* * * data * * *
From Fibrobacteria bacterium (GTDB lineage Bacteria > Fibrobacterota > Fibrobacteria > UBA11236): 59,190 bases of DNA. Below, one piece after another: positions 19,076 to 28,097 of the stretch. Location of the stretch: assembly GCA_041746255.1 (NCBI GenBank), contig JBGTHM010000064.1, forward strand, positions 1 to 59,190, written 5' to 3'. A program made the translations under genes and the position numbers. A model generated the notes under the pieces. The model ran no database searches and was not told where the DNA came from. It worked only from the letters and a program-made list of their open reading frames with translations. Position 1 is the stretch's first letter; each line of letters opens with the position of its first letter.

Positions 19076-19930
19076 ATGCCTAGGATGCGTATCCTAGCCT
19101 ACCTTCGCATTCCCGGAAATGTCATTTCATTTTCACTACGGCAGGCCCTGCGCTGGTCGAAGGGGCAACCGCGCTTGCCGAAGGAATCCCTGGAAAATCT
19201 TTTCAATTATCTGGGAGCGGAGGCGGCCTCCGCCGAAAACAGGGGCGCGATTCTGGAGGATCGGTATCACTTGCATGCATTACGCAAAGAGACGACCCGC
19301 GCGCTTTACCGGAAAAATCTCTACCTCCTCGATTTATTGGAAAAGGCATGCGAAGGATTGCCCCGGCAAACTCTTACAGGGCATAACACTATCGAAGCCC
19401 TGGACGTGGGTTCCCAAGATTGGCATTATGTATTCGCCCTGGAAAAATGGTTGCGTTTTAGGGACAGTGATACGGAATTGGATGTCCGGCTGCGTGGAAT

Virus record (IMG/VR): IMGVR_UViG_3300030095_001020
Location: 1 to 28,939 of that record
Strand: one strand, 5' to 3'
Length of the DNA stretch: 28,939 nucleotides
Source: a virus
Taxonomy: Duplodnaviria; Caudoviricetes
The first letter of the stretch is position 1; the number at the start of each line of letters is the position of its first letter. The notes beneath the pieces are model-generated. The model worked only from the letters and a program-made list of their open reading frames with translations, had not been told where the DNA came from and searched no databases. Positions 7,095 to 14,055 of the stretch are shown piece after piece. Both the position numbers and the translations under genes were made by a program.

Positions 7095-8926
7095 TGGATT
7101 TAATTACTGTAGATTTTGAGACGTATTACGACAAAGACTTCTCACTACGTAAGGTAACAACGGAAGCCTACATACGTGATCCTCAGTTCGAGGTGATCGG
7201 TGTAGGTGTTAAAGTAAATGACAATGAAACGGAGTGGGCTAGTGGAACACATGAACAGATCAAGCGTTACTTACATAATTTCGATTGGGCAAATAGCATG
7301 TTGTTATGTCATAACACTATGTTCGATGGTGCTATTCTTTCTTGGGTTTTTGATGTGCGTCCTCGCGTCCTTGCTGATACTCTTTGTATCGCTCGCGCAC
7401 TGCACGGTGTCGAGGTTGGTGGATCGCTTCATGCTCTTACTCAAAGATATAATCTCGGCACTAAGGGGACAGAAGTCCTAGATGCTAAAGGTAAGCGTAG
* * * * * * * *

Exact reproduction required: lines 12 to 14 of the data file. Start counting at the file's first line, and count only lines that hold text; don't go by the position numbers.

Source: a virus
Taxonomy: Duplodnaviria; Caudoviricetes
The first letter of the stretch is position 1; the number at the start of each line of letters is the position of its first letter. The notes beneath the pieces are model-generated. The model worked only from the letters and a program-made list of their open reading frames with translations, had not been told where the DNA came from and searched no databases. Positions 7,095 to 14,055 of the stretch are shown piece after piece. Both the position numbers and the translations under genes were made by a program.